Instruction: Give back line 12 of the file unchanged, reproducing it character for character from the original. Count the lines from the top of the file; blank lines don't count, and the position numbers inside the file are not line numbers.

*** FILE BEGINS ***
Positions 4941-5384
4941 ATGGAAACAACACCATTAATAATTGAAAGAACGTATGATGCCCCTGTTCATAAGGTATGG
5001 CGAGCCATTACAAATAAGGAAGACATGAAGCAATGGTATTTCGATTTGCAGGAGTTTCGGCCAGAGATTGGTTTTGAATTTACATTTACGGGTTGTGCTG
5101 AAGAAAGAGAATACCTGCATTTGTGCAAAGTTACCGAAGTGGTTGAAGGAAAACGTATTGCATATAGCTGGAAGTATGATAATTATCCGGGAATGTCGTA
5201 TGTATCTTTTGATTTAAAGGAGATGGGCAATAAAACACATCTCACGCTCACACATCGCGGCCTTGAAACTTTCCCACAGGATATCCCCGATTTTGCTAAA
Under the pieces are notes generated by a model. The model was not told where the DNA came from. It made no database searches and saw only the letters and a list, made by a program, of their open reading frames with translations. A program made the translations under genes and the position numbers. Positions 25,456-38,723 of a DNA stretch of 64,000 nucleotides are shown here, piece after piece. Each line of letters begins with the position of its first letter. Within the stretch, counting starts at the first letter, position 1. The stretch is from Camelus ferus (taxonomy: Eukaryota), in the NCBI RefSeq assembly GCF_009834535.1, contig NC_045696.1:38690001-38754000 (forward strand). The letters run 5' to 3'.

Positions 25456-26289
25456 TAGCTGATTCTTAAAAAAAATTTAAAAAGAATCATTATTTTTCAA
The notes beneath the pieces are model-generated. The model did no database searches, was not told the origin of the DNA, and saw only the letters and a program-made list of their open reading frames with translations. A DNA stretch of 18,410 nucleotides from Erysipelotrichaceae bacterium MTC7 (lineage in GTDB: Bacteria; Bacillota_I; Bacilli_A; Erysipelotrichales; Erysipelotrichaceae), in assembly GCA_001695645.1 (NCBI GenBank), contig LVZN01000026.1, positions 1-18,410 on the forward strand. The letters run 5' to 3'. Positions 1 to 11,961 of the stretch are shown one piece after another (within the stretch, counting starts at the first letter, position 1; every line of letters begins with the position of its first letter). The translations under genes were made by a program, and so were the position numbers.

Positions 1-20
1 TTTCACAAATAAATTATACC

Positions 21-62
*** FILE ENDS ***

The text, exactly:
Positions 21-62